The creation and conduction of action potentials represents a fundamental means of communication in the nervous system. Action potentials represent rapid reversals in voltage across the plasma membrane of axons. These rapid reversals are mediated by voltage-gated ion channels found in the plasma membrane. The distribution of voltage-gated channels along the axon enables the conduction of the action potential from the nerve cell body to the axon terminal. At the synapse, the electrical signal is converted to a chemical signal that is then propagated to the postsynaptic neuron.
When the neuronal membrane becomes depolarized, either via the delivery of an electric current or from a signal passing from an adjacent patch of membrane, voltage-gated sodium channels open and positively charged sodium ions—which are in much higher concentration outside of the cell—rush into the cell, producing a rapid reversal of the charge across the membrane. This spike of depolarization represents the action potential. The depolarization spreads to adjacent regions of the membrane, bringing these regions to threshold and thus propagating the signal along the axon. There is thus no loss of signal as an action potential travels along an axon.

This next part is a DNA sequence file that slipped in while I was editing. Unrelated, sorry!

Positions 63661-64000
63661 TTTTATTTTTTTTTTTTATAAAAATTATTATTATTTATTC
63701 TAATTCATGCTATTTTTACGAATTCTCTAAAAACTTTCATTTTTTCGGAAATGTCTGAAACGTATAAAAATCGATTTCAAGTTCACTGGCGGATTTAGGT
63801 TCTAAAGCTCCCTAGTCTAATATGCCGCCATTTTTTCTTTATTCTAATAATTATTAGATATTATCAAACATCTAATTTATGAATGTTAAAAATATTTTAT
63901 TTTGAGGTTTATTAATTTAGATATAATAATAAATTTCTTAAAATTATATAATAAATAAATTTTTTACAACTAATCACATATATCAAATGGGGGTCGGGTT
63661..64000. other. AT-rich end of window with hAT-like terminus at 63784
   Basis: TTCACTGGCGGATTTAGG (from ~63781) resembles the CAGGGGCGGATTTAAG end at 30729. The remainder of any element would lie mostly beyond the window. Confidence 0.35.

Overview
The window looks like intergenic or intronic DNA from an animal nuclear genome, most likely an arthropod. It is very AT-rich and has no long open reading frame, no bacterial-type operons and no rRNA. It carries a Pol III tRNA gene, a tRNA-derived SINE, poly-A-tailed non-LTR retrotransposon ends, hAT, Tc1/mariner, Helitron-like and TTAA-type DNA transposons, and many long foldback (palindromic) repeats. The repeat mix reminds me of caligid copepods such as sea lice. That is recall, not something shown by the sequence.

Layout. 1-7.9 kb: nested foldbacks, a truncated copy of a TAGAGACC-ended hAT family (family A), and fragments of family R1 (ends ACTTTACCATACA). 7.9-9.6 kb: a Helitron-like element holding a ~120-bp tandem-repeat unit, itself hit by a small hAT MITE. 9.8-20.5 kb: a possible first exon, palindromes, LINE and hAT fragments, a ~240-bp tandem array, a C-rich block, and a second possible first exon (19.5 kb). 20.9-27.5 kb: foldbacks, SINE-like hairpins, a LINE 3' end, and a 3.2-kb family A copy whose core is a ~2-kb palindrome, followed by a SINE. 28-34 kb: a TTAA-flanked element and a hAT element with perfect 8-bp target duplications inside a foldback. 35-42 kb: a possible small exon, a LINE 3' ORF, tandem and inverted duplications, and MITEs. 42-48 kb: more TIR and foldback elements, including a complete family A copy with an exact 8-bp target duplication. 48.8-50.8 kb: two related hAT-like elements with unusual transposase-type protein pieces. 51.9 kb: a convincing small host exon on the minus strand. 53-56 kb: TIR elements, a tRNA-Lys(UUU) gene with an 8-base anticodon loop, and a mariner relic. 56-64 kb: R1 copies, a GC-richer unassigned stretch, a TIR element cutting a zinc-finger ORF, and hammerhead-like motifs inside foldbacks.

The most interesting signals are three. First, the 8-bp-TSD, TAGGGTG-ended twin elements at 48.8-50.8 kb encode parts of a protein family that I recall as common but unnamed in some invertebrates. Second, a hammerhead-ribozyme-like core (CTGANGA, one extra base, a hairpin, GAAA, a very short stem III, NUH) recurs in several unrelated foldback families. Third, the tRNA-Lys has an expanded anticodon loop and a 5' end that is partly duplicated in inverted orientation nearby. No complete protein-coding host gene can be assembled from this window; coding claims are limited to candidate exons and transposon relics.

When the axon potential reaches the nerve terminal, it triggers the release of neurotransmitter across the synaptic cleft, propagating the signal to the next neuron in the circuit.
Textbook Reference: Concept 34.2 Neurons Generate Electric Signals by Controlling Ion Distributions